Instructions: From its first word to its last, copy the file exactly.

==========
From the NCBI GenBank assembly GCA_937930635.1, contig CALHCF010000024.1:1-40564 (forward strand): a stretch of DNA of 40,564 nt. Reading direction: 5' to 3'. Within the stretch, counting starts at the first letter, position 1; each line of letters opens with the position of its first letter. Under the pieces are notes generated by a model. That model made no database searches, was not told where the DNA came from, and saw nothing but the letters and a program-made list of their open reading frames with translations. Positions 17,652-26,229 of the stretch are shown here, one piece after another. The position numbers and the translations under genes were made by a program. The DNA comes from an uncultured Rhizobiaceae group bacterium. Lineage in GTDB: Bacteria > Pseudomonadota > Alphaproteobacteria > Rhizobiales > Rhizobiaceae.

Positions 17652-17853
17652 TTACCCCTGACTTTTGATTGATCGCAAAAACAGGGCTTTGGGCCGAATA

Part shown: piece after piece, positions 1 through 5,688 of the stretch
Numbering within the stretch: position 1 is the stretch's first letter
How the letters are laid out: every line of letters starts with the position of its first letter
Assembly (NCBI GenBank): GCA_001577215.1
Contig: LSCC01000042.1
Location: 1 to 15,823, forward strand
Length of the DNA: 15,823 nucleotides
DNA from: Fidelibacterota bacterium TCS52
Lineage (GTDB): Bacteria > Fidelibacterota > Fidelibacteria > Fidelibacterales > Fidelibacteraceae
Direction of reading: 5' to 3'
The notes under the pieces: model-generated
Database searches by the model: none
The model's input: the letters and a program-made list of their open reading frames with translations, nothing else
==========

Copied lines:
From the NCBI GenBank assembly GCA_937930635.1, contig CALHCF010000024.1:1-40564 (forward strand): a stretch of DNA of 40,564 nt. Reading direction: 5' to 3'. Within the stretch, counting starts at the first letter, position 1; each line of letters opens with the position of its first letter. Under the pieces are notes generated by a model. That model made no database searches, was not told where the DNA came from, and saw nothing but the letters and a program-made list of their open reading frames with translations. Positions 17,652-26,229 of the stretch are shown here, one piece after another. The position numbers and the translations under genes were made by a program. The DNA comes from an uncultured Rhizobiaceae group bacterium. Lineage in GTDB: Bacteria > Pseudomonadota > Alphaproteobacteria > Rhizobiales > Rhizobiaceae.

Positions 17652-17853
17652 TTACCCCTGACTTTTGATTGATCGCAAAAACAGGGCTTTGGGCCGAATA

Part shown: piece after piece, positions 1 through 5,688 of the stretch
Numbering within the stretch: position 1 is the stretch's first letter
How the letters are laid out: every line of letters starts with the position of its first letter
Assembly (NCBI GenBank): GCA_001577215.1
Contig: LSCC01000042.1
Location: 1 to 15,823, forward strand
Length of the DNA: 15,823 nucleotides
DNA from: Fidelibacterota bacterium TCS52
Lineage (GTDB): Bacteria > Fidelibacterota > Fidelibacteria > Fidelibacterales > Fidelibacteraceae
Direction of reading: 5' to 3'
The notes under the pieces: model-generated
Database searches by the model: none
The model's input: the letters and a program-made list of their open reading frames with translations, nothing else